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Edmontonians With Ties to Israel and Palestine Optimistic About Ceasefire

While a short-term ceasefire between Israel and Hamas has been delayed by one day until Friday, the terms of the deal will allow for a four day pause from hostilities in exchange for the release of captives held on either side. 

Hamas will release 50 hostages of the approximately 240 hostages it kidnapped on October 7, starting with women and children, over the course of four days. Meanwhile, Israel will release three Palestinian prisoners for every Israeli hostage freed, 150 individuals to start, who represent a fraction of the thousands of Palestinians caught up in Israel’s security apparatus, imprisoned without charges or a trial, in “administrative detention.” 

Israeli Prime Minister Benjamin Netanyahu said every 10 additional hostages released by Hamas would extend the ceasefire agreement by a day.

In Edmonton, the news has been greeted with cautious optimism.

“I think news of the ceasefire and of the release of some of the hostages is a move in a positive direction. I'm hopeful that it will lead to further releases and that all of the hostages can come home safely,” said Daniel Moser, an Edmonton-based editor with Alberta Jewish News.

“I think a lot of it will depend on how willing Hamas and the ground troops are to engage in the ceasefire. I know past ceasefires have not gone as well as ... the broader international community has hoped,

“I am hopeful, though, that this ceasefire will lead to a longer lasting ceasefire, and you know, at the end of the day, peace in the region,” Moser said.

A Palestinian organiser in Edmonton is hopeful the ceasefire can produce lasting peace.

“I really do hope for lasting peace. I really hope that will be the last time I see ... people in that region die. They deserve to live. All of them. All of the people of that region, they deserve to live and [be] prosperous and be happy,” said Moustafa Zarandah, the organiser of Run for Palestine, a Qatari-born man of Palestinian descent who immigrated to Canada two decades ago.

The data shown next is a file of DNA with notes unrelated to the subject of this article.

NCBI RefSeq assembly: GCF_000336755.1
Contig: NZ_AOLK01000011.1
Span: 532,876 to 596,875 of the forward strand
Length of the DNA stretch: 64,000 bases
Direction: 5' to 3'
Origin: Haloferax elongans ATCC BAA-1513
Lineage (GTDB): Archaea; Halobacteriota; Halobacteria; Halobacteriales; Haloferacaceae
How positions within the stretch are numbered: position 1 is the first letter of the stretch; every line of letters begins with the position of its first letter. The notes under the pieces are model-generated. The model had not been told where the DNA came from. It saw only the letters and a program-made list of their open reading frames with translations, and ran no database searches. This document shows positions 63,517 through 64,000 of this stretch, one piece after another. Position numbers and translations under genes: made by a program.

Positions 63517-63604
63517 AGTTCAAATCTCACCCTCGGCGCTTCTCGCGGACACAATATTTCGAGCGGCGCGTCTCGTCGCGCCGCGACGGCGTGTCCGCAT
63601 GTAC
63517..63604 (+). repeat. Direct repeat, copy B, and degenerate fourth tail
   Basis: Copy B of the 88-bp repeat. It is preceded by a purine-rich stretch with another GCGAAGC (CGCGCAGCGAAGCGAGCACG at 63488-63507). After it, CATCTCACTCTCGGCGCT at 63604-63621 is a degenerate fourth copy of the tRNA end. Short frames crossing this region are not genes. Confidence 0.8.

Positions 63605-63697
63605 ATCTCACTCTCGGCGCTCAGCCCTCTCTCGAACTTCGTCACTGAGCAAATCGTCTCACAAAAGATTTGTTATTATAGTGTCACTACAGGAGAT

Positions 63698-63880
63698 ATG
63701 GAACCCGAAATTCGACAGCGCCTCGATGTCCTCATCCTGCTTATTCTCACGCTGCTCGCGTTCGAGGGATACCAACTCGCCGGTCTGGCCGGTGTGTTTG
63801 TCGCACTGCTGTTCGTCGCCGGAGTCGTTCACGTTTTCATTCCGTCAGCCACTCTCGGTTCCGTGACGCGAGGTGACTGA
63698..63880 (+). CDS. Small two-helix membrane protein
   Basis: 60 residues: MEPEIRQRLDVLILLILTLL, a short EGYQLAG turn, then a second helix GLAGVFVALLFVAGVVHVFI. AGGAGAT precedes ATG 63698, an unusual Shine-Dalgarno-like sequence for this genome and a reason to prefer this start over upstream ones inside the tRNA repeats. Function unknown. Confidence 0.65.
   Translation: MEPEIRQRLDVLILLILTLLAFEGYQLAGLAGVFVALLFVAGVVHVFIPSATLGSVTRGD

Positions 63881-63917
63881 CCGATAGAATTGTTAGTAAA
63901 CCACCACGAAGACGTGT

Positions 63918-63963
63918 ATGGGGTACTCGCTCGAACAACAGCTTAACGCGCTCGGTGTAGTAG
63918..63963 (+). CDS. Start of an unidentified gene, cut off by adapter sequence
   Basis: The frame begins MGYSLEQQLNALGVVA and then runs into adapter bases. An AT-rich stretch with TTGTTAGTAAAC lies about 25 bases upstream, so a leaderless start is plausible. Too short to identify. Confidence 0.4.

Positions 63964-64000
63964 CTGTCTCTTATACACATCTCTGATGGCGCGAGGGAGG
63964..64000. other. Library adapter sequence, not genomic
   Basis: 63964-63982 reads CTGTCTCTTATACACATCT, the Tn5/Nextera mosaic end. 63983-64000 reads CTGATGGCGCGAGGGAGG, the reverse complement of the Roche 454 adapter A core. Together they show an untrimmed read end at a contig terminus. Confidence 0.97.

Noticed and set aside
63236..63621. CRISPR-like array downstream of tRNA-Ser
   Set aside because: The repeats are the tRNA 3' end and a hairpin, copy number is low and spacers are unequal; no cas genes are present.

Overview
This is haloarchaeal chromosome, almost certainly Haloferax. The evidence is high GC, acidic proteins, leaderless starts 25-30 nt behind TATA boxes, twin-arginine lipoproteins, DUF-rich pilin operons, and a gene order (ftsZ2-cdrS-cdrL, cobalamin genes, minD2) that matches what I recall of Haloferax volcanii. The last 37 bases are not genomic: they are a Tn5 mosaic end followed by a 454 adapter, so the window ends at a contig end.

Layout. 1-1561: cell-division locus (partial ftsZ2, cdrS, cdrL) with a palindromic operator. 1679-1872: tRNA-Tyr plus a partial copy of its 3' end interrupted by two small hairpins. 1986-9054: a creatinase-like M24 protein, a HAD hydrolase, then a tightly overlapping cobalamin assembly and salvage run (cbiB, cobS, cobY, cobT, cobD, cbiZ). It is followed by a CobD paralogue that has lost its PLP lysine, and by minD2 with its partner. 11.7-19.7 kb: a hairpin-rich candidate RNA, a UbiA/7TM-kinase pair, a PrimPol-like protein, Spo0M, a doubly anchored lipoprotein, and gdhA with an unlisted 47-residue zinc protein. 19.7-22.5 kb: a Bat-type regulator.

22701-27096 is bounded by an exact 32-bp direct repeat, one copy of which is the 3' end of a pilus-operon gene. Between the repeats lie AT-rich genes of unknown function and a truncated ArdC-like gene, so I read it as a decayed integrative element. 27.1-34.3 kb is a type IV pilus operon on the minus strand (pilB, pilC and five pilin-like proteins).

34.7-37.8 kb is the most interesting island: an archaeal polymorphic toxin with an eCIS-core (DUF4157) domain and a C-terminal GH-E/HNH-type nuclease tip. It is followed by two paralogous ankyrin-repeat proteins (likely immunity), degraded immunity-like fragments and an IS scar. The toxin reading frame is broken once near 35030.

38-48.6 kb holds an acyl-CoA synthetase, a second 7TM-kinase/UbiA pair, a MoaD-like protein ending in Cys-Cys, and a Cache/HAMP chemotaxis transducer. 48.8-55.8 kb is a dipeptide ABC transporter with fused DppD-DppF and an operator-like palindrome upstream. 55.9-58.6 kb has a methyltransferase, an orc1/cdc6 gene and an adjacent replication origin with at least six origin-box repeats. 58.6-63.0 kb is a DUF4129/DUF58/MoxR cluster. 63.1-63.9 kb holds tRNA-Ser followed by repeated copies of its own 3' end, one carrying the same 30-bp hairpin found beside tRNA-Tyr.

“I have family [in Gaza],” Zarandah said. “I want my family to live. I want them to be able to eat food. I want them to be able to drink clean water. And I want to stop seeing those videos of kids being murdered,”

Moser said he too has familial ties in Israel.

“I have a cousin who was a reservist and he's been called up into active duty. And we also had some friends of the family who were presumed to be taken [hostage] on October 7th.

“Their remains were unfortunately discovered, and they were in fact murdered on October 7th,” Moser said. 

In addition to the hostage-taking, the initial Hamas incursion into Israel left about 1,200 dead – a revised count from the initial 1,400 estimate cited by the Israeli government – many of them innocent civilians who were massacred while attending an outdoor music festival.

Human Rights Watch called the hostage-taking and massacre committed by Hamas war crimes. In the same article, HRW also raised concern with Israel's “systematic oppression,” of Palestinians, describing their treatment by the Israeli state as “apartheid and oppression.” United Nations High Commissioner for Human Rights has decried Hamas for taking civilian hostages and using human shields, while also leveling grave concern with Israel's blanket siege on Gaza.

The Israeli retaliation has resulted in relentless airstrikes showering bombs upon the densely populated Gaza region, killing an estimated 14,500 people, per Palestinian authorities. That figure includes an estimate of more than 5,600 children. Israel's clamp down on Gaza has made it difficult to transport necessities such as food, water, fuel, and electricity into the region. Israel has stated its goal is to dismantle Hamas, which Canada has listed as a terrorist organisation since 2002.

Below: Featured image credit to UK Defence Journal.